Tag Archives: Music

Song based on the woman who scratched an itch until she reached her brain – Boing Boing

Song based on the woman who scratched an itch until she reached her brain

If you haven’t read this 2008 New Yorker article about a woman who had a chronic itch on her head and over time scratched through her skull in till she reached her brain, here it is. And when you’re finished, give this song a listen. Singer-songwriter Teddy Blanks was inspired by the article to compose and record The Itch.

In “The Itch,” Atul Gawande wrote about a woman called M. who couldn’t stop scratching an itch on her head, so much so that, at some point, she scratched all the way to her brain. It was a gruesome read for some of us — little, imaginary itches began to sprout, and it was impossible not to scratch. But for the singer-songwriter Teddy Blanks, it was an inspiration. Blanks remembers reading the article one day on the train and was, as he puts it, “squirming in my seat.” Later that night, as he tried to write, he saw The New Yorker on his bedside table. Unable to get Gawande’s words out of his head, he composed his own “Itch,” a little ditty about, well, itching.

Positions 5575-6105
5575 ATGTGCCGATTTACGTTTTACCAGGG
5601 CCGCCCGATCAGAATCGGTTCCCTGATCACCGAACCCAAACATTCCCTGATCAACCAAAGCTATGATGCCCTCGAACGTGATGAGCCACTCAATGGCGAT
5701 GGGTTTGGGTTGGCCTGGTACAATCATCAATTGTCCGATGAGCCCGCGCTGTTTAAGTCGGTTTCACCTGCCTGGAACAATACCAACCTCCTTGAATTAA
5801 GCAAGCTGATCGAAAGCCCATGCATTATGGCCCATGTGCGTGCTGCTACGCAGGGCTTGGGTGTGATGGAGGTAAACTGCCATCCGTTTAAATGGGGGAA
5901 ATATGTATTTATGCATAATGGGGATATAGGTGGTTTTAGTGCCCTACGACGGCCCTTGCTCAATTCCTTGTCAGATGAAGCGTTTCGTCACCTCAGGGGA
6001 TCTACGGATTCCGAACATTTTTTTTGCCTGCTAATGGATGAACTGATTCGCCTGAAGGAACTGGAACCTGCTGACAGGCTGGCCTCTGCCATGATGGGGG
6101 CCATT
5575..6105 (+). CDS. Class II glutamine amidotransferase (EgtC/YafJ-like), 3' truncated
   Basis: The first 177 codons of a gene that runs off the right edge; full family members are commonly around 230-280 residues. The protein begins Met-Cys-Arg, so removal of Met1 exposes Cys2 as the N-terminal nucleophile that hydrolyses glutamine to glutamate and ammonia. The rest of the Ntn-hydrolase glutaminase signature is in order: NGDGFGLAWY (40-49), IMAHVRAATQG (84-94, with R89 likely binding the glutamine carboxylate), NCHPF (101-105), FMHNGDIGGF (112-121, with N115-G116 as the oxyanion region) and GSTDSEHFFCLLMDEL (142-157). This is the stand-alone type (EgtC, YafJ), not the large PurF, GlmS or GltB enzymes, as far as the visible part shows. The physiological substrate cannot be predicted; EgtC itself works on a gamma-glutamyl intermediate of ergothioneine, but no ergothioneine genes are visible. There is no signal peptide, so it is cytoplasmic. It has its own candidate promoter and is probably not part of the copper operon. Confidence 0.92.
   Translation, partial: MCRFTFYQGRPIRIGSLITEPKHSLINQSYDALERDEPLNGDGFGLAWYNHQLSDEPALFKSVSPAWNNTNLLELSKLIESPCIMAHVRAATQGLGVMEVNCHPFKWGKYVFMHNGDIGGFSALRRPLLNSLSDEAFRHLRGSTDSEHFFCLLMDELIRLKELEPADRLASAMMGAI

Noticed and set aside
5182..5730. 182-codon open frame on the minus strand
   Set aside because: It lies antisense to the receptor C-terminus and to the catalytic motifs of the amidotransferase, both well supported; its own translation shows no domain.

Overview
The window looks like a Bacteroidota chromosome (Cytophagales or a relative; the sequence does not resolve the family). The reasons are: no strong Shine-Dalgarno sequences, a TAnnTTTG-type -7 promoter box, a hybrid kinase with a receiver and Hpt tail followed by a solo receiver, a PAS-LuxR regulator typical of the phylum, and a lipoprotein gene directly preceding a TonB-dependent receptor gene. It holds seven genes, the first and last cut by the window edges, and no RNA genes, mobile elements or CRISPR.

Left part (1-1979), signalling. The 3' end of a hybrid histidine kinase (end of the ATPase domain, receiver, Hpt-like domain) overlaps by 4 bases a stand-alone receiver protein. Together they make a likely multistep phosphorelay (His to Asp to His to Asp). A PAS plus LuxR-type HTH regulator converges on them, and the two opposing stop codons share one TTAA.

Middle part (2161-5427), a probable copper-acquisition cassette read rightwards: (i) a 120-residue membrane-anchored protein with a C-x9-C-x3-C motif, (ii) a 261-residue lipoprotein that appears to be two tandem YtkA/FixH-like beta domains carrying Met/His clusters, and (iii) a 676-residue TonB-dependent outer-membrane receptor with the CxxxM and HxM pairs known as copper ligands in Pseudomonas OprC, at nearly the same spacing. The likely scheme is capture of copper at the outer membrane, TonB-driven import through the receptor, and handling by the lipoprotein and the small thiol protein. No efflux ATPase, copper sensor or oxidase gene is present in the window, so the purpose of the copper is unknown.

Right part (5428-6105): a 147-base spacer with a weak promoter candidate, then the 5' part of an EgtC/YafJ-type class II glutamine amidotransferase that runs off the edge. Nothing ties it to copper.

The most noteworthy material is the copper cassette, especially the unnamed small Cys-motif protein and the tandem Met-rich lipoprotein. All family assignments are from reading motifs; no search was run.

BPS Research Digest: Scientists who rock

Joseph LeDoux

The review journal Trends in Cognitive Sciences has a reflective essay in-press written by Joseph LeDoux, a neuroscientist and performer with the Amygdaloids, a band that sings songs about “love and life peppered with insights drawn from research about mind and brain and mental disorders”.

As well as providing interesting background info on the Amygdaloids (they’re currently working on a EP called In Our Minds), LeDoux reflects on why so many scientists are drawn to music, and he talks about the benefits that performing music has brought to his own life and work. “Playing music makes me a healthier, happier person,” he says. “It not only connects me with others in a unique way, it also makes connections in my own mind, drawing up emotions and thoughts I didn’t know I had.”

BPS Research Digest: Scientists who rock

Joseph LeDoux

The review journal Trends in Cognitive Sciences has a reflective essay in-press written by Joseph LeDoux, a neuroscientist and performer with the Amygdaloids, a band that sings songs about “love and life peppered with insights drawn from research about mind and brain and mental disorders”.

As well as providing interesting background info on the Amygdaloids (they’re currently working on a EP called In Our Minds), LeDoux reflects on why so many scientists are drawn to music, and he talks about the benefits that performing music has brought to his own life and work. “Playing music makes me a healthier, happier person,” he says. “It not only connects me with others in a unique way, it also makes connections in my own mind, drawing up emotions and thoughts I didn’t know I had.”

Great White Sharks Apparently Enjoy Songs by AC/DC : TreeHugger

great white shark smiling photo Photo: hermanusbackpackers / cc